Don't mention the GCSE: ministers gather in No 10

A Welshman, a Scotsman, a Northern Irishman and an Englishman go into a room.

Yes, the joint ministerial committee has been meeting again, today in 10 Downing Street, with the prime minister in the chair.

The agenda covered the economy, public finances and aviation policy, although energy and transport costs also featured prominently.

Welsh First Minister Carwyn Jones renewed his case for the Welsh government to be given borrowing powers, suggesting they were the key to funding improvements to the M4.

He also pressed for the devolution of air passenger duty which he said would help airports in north and south Wales. The first minister says he told David Cameron the idea of a "Boris Island" airport in Essex was "fanciful".

Mr Jones's counterparts in Scotland (Alex Salmond) and Northern Ireland (Peter Robinson) were also present, along with their deputies and the Welsh Local Government Minister Carl Sargeant.

The Wales Office, the UK government department that looks after Welsh interests, was represented by its newest recruit, junior minister Baroness Randerson, who had to rush to another meeting afterwards so was unable to be interviewed about her new education role. (Secretary of State David Jones is abroad on a family holiday - his first for a year - that was booked before his recent promotion.)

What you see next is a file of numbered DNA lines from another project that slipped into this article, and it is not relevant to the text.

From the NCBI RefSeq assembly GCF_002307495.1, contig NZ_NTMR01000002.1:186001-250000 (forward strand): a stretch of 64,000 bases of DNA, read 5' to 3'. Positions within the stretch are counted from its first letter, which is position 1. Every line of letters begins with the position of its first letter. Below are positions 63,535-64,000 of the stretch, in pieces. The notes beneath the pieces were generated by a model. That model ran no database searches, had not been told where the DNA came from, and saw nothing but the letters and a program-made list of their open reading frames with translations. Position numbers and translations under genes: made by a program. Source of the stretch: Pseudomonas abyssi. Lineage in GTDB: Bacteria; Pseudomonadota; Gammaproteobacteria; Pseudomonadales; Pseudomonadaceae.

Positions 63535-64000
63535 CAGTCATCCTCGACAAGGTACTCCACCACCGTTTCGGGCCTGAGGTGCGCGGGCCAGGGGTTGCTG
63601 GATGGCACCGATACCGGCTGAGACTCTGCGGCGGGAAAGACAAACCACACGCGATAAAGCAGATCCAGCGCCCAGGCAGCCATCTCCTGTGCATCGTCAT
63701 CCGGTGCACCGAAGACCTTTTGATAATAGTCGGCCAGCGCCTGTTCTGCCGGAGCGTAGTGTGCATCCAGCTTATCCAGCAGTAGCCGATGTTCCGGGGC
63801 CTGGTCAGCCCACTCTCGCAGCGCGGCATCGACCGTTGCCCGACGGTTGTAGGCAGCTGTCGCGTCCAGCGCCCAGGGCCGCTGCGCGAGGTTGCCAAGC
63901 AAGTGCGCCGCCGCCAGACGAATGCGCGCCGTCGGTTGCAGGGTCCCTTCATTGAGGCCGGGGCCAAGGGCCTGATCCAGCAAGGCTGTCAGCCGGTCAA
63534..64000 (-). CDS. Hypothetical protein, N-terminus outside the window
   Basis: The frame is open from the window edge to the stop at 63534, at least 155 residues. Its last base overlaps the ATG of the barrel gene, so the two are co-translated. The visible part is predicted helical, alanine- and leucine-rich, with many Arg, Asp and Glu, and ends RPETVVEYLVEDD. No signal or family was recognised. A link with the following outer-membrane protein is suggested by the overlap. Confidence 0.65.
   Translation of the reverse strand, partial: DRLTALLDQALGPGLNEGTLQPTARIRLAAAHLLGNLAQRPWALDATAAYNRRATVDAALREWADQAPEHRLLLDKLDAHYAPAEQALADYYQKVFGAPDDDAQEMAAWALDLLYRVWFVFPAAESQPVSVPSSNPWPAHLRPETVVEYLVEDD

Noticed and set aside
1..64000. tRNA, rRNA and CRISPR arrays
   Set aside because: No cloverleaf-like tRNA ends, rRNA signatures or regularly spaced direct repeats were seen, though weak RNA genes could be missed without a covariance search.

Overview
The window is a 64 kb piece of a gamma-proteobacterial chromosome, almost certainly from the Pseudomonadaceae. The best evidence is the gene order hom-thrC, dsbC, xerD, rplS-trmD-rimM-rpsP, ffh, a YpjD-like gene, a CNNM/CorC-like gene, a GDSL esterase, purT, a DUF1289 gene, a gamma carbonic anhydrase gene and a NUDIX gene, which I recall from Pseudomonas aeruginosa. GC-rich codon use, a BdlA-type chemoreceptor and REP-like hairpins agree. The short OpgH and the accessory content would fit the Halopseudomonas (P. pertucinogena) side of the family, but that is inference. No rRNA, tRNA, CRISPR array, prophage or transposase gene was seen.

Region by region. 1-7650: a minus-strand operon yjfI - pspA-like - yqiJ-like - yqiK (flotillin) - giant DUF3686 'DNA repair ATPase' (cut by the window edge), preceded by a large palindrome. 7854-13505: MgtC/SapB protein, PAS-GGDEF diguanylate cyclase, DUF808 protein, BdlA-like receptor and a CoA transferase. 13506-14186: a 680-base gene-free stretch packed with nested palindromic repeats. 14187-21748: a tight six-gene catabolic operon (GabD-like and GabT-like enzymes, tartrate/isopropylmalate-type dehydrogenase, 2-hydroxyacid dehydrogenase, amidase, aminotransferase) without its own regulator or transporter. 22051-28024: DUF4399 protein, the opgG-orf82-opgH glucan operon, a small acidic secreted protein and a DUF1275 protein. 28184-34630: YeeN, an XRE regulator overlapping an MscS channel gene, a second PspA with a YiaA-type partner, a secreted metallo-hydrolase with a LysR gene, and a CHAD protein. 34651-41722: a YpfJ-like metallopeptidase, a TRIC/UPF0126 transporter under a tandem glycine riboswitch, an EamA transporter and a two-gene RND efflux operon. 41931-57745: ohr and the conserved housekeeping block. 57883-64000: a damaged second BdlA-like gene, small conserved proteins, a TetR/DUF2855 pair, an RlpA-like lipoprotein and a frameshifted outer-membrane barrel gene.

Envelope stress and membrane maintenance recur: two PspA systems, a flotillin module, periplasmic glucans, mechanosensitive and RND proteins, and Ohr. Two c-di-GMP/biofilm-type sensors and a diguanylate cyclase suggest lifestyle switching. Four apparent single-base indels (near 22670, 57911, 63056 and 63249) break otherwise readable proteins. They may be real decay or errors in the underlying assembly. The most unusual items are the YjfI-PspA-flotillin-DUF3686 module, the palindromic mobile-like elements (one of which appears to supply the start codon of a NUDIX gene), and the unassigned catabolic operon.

The official communique has now been published by No 10. This paragraph caught my eye: "The meeting also covered the state of relations between the four administrations of the UK. Ministers reaffirmed the importance they each attached to the respect agenda, to effective inter-governmental relations and to the underpinning machinery such as the memorandum of understanding which established the joint ministerial committee."

Carwyn Jones was happy to field questions about the continuing GCSE row, although he suggested it was time to move on.

He said his government is talking to Northern Ireland about the future of GCSEs on the assumption that an exam known as the English baccalaureate certificate would not be appropriate for Wales.

He said politicians would always disagree on some issues, but reserved his strongest criticism not for Michael Gove but for the regulator in England, Ofqual, which has criticised academic performance in Wales. "For a chair of an arm's length body to criticise another nation's education qualifications is unprecedented," said Mr Jones.

The "respect agenda" clearly remains a work in progress.